At a House Foreign Affairs Committee hearing on Boko Haram this morning, Undersecretary of State for Civilian Security, Democracy, and Human Rights Sarah Sewell made a brief reference to working with Nigeria’s neighbors.

“For our part, DOD and the Department of State are working closely together on a proposal to enhance border security along Nigeria’s common borders with Chad, Niger and Cameroon, in support of a regional response to counter the threat posed by Boko Haram,” Sewell said. “The concept is to build border security capacity and promote better cooperation and communication among the security forces of each country, with the aim of reducing Boko Haram’s operational space and safe havens.”

UPDATE: Foreign Affairs Committee Chairman Ed Royce (R-Calif.) said he “welcomes” this deployment. “These troops will be vital in generating actionable intelligence for the search. This announcement on increased surveillance assets is a step in the right direction,” Royce said in a statement. “But we can do more. U.S. security personnel should be in Nigeria advising and assisting those engaged in the rescue efforts; anything less would be insufficient in responding to the pressing threat that Boko Haram poses to the region and U.S. interests.”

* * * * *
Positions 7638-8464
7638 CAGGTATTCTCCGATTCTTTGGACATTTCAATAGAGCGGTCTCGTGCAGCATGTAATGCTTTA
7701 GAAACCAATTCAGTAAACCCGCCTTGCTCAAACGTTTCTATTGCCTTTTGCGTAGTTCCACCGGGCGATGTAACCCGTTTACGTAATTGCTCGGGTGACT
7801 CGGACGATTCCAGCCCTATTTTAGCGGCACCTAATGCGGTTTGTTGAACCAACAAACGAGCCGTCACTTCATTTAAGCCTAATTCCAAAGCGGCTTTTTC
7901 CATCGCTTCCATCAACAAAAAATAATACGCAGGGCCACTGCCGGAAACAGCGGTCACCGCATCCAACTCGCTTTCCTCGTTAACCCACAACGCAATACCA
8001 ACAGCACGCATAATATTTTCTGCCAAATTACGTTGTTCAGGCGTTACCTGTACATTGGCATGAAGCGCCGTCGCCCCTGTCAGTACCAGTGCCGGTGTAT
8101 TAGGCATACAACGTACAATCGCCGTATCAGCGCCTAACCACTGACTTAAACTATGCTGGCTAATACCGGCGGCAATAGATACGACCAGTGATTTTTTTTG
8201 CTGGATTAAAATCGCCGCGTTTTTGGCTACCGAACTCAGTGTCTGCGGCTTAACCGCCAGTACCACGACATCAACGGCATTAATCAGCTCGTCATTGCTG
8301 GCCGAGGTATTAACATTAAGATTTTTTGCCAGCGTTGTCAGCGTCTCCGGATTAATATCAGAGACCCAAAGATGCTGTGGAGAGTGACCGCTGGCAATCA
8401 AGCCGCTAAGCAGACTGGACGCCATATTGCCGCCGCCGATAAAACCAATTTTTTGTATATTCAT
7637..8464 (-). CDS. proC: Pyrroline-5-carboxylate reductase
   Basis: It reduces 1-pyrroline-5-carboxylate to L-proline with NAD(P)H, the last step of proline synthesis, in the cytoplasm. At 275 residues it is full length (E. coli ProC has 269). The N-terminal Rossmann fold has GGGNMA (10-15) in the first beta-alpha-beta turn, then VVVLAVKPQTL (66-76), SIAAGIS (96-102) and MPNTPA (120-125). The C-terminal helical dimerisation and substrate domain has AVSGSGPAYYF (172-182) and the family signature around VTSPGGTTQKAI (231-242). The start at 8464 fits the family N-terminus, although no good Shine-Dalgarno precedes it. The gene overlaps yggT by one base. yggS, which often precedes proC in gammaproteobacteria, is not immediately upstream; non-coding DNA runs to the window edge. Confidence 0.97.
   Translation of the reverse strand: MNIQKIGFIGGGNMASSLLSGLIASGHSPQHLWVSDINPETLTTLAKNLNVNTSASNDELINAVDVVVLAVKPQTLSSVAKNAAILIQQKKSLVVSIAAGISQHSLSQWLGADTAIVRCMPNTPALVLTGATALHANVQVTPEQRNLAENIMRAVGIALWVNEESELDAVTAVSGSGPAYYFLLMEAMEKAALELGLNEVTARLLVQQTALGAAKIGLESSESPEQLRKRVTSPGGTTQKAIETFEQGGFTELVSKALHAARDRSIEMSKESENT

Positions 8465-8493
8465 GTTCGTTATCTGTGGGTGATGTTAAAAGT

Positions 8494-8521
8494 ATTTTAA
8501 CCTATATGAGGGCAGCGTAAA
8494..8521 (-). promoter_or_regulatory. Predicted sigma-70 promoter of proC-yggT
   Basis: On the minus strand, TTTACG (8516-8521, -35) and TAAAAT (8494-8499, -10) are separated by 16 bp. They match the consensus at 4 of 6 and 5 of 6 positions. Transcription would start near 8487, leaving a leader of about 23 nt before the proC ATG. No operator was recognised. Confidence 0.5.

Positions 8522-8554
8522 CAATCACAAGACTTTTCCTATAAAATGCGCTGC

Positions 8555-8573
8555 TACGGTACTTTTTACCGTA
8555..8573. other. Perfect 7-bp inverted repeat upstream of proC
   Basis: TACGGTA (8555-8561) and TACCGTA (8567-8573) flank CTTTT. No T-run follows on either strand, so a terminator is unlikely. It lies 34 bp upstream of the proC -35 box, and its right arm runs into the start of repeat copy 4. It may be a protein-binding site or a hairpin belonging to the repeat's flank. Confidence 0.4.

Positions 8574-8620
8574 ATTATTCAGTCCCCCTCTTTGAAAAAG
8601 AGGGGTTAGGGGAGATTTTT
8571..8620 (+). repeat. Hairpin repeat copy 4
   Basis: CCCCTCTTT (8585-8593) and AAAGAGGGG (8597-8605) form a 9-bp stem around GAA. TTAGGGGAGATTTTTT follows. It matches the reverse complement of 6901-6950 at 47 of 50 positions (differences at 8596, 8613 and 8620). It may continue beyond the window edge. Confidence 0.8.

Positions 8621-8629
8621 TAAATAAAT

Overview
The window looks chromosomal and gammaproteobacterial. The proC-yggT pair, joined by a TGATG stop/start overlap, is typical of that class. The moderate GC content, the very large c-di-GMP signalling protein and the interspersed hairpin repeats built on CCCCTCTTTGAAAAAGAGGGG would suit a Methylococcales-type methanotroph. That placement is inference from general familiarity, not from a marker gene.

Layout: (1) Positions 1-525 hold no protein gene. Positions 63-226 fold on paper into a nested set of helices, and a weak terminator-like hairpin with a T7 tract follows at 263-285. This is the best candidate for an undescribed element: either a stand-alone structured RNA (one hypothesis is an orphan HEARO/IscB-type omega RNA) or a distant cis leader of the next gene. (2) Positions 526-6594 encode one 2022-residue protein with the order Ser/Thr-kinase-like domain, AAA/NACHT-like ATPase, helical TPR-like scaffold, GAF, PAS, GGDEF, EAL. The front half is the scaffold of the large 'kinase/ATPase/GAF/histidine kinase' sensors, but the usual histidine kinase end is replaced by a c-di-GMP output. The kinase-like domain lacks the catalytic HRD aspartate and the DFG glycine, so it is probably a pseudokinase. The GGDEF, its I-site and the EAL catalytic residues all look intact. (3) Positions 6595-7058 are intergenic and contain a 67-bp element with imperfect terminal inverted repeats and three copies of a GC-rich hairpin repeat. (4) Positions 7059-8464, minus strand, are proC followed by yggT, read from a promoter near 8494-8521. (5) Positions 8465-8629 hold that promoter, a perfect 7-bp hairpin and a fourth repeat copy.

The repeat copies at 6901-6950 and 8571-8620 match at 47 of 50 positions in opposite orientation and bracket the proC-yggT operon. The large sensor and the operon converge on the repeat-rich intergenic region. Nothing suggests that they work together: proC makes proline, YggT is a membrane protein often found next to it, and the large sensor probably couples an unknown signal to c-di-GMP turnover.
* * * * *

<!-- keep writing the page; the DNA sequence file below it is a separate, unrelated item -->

Bridget Johnson is a veteran journalist whose news articles and opinion columns have run in dozens of news outlets across the globe. Bridget first came to Washington to be online editor at The Hill, where she wrote The World from The Hill column on foreign policy. Previously she was an opinion writer and editorial board member at the Rocky Mountain News and nation/world news columnist at the Los Angeles Daily News. She is an NPR contributor and has contributed to USA Today, The Wall Street Journal, National Review Online, Politico and more, and has myriad television and radio credits as a commentator. Bridget is Washington Editor for PJ Media.